Mobility of antimicrobial resistance across serovars and disease presentations in non-typhoidal Salmonella from animals and humans in Vietnam

Bloomfield, Samuel, Duong, Vu Thuy, Tuyen, Ha Thanh, Campbell, James I., Thomson, Nicholas R., Parkhill, Julian, Phuc, Hoang Le, Chau, Tran Thi Hong, Maskell, Duncan J., Perron, Gabriel G., Ngoc, Nguyen Minh, Vi, Lu Lan, Adriaenssens, Evelien M., Baker, Stephen and Mather, Alison E. (2022) Mobility of antimicrobial resistance across serovars and disease presentations in non-typhoidal Salmonella from animals and humans in Vietnam. Microbial Genomics, 8 (5). ISSN 2057-5858

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Abstract

Non-typhoidal Salmonella (NTS) is a major cause of bacterial enterocolitis globally but also causes invasive bloodstream infections. Antimicrobial resistance (AMR) hampers the treatment of these infections and understanding how AMR spreads between NTS may help in developing effective strategies. We investigated NTS isolates associated with invasive disease, diarrhoeal disease and asymptomatic carriage in animals and humans from Vietnam. Isolates included multiple serovars and both common and rare phenotypic AMR profiles; long-and short-read sequencing was used to investigate the genetic mechanisms and genomic backgrounds associated with phenotypic AMR profiles. We demonstrate concordance between most AMR genotypes and phenotypes but identified large genotypic diversity in clinically relevant phenotypes and the high mobility potential of AMR genes (ARGs) in this setting. We found that 84% of ARGs identified were located on plasmids, most commonly those containing IncHI1A_1 and IncHI1B(R27)_1_R27 replicons (33%), and those containing IncHI2_1 and IncHI2A_1 replicons (31%). The vast majority (95%) of ARGS were found within 10 kbp of IS6/IS26 elements, which provide plasmids with a mechanism to exchange ARGs between plasmids and other parts of the genome. Whole genome sequencing with targeted long-read sequencing applied in a One Health context identified a comparatively limited number of insertion sequences and plasmid replicons associated with AMR. Therefore, in the context of NTS from Vietnam and likely for other settings as well, the mechanisms by which ARGs move contribute to a more successful AMR profile than the specific ARGs, facilitating the adaptation of bacteria to different environments or selection pressures.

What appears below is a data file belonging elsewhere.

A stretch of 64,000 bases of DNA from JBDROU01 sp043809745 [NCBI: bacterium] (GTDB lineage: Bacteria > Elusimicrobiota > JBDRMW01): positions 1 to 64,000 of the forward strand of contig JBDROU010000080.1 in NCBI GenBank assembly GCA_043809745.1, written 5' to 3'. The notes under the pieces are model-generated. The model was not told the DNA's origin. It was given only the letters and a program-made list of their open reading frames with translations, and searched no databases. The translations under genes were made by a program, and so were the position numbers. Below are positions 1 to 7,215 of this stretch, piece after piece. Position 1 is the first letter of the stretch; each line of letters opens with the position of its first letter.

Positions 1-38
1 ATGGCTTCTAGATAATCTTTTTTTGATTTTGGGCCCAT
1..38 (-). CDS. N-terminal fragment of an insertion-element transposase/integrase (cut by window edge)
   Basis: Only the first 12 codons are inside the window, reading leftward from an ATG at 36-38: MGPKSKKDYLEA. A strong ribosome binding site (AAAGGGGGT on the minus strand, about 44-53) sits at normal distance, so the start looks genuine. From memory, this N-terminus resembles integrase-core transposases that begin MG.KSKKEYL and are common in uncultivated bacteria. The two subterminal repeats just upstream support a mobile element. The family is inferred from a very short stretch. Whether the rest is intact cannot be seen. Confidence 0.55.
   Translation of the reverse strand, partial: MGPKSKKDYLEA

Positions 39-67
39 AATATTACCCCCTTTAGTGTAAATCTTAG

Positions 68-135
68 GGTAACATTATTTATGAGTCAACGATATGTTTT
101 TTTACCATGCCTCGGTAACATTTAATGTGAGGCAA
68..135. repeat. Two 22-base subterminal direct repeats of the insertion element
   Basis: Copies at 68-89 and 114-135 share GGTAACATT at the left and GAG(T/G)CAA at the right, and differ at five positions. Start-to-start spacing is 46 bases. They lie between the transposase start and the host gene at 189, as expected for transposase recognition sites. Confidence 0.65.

Item Type: Article
Additional Information: Funding Information: This work was supported by Biotechnology and Biological Sciences Research Council (BBSRC) Anniversary Future Leader fellowship BB/M014088/1 to AEM; SB (at QIB) and AEM are supported by BBSRC Institute Strategic Programme Microbes in the Food Chain BB/R012504/1 and its constituent project BBS/E/F/000PR10348 (Theme 1, Epidemiology and Evolution of Pathogens in the Food Chain); NRT is supported by Wellcome Trust grant 098051; EMA is funded by the BBSRC Institute Strategic Programme Gut Microbes BB/R012490/1 and its constituent projects BBS/E/F/000PR10353 and BBS/E/F/000PR10356; SB is supported by a Wellcome senior research fellowship (215515/Z/19/Z) and the Sir Henry Dale Fellowship, jointly funded by the Wellcome Trust and the Royal Society (100087/Z/12/Z). The funders had no role in study design, data collection and interpretation, or the decision to submit the work for publication.
Uncontrolled Keywords: antimicrobial resistance,chromosome arrangements,insertion sequences,plasmids,salmonella,epidemiology,microbiology,molecular biology,genetics ,/dk/atira/pure/subjectarea/asjc/2700/2713
Faculty \ School:
UEA Research Groups: Faculty of Medicine and Health Sciences > Research Centres > Metabolic Health
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Depositing User: LivePure Connector
Date Deposited: 04 Nov 2022 17:30
Last Modified: 15 Jul 2024 01:14
URI: https://ueaeprints.uea.ac.uk/id/eprint/89632
DOI: 10.1099/mgen.0.000798

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